Paediatric Rheumatic diseases underreported in Nigeria – Expert

"We still have a lot to do when it comes to data.”
Dr Ayodele Faleye
Dr Ayodele Faleyechannels TV

Nigeria’s first pediatric rheumatologist and consultant pediatrician, Dr Ayodele Faleye, in an interview with journalists on Sunday, disclosed that there is an underreporting of Paediatric Rheumatic Diseases (PRDs) in Nigeria, which she said could be attributed to the lack of data about the disease in the country.

According to a study released in the MDPI journal, pediatric rheumatic diseases (PRDs) are chronic conditions that originate in childhood and involve recurring episodes of symptoms worsening and improving, leading to constraints in family, school, and social interactions.

PRDs are musculoskeletal and connective tissue disorders that are autoimmune and lifelong in children under 18 years old.

Faleye pointed out that Nigeria lacks data, however, it has been reported in a tertiary center in Lagos, specifically Lagos State University Teaching Hospital, that 57 cases were observed over a period of five years, followed by additional case reports from other centers in Nigeria.

Throughout her two years of practice in Lagos state, from 2022, she noticed over 100 cases of rheumatic diseases due to the specialist's presence, leading to a higher index of suspicion within the hospital compared to previous years.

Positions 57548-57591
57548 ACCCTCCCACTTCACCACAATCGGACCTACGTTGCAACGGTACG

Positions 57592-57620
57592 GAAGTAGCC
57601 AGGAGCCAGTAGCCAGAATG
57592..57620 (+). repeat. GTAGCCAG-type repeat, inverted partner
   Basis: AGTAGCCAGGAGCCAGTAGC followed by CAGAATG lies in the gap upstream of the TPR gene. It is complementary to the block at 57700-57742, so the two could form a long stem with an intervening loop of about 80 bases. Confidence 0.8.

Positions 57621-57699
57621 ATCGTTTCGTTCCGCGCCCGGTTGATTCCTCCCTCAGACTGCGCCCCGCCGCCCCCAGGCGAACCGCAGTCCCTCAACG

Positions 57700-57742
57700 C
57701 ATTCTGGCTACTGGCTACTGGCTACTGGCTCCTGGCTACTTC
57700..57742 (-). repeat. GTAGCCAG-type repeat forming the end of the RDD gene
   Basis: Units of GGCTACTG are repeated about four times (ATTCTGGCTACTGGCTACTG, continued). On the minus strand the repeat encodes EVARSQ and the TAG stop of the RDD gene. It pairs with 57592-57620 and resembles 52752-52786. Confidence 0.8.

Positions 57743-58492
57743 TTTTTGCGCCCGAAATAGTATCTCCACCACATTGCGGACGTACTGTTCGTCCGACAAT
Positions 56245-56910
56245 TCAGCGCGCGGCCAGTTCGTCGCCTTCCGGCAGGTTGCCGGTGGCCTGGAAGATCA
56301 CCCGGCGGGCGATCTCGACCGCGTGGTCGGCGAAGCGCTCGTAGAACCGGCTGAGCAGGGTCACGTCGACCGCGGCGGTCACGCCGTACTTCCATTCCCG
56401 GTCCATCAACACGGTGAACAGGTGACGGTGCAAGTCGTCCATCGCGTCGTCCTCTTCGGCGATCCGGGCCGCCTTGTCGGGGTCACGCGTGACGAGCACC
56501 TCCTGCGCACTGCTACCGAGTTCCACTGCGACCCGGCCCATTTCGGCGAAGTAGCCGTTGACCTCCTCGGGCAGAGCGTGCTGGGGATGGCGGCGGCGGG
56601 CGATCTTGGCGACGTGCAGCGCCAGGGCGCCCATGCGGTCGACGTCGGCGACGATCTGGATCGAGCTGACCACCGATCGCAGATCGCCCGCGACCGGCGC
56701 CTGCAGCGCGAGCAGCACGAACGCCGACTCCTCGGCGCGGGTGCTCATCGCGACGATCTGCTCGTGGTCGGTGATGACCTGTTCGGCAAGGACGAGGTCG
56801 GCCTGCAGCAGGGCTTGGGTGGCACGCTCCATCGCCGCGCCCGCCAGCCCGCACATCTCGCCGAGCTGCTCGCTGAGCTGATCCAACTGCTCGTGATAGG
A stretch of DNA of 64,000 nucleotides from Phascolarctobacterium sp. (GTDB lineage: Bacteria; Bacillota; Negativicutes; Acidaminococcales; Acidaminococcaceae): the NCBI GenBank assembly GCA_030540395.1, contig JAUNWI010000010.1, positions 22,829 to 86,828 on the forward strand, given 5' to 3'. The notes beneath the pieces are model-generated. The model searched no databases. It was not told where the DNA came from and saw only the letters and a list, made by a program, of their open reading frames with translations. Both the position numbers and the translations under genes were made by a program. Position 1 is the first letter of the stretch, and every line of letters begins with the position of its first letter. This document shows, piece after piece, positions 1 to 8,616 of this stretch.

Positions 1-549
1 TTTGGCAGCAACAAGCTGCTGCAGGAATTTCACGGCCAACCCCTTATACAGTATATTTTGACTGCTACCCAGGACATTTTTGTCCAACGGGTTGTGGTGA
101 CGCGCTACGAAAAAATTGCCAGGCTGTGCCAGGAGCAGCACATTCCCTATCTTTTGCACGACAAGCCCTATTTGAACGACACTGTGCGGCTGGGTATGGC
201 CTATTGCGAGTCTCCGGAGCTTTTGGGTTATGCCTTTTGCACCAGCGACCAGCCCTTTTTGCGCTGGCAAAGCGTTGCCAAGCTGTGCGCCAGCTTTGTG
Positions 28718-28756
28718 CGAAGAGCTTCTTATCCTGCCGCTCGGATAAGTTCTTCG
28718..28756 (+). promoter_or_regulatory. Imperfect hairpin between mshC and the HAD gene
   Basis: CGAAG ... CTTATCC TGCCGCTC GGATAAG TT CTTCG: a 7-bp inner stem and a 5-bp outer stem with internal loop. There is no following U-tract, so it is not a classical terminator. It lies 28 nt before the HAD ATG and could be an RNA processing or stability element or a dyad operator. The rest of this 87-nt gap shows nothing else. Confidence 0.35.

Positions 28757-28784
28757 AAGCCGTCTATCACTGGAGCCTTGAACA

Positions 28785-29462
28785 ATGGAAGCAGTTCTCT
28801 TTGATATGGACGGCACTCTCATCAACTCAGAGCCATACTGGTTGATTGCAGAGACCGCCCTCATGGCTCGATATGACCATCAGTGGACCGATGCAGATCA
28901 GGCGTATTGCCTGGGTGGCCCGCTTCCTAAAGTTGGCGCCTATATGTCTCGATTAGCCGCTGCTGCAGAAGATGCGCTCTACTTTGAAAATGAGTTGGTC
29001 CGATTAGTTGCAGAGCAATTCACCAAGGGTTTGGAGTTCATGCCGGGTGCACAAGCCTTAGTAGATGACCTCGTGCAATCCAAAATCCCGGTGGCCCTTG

She mentioned that in the United States, a study indicated the diagnosis of 294,000 children with PRDs each year between 2001 and 2004. However, she clarified that she can only speak for Lagos state, not Nigeria.

Faleye highlighted the absence of paediatric rheumatology in the medical school curriculum, forcing health workers to identify children with PRDs during practice.

She said, “There is underdiagnosis and underrecognition of these diseases not only in society alone but even among health workers.

She pointed out that paediatric rheumatology is not included in the medical school curriculum, which explains why we were not taught about it in medical school. However, in practice, we encounter PRDs here in Nigeria, leading to an increase in the number of cases seen in the clinic and ward.

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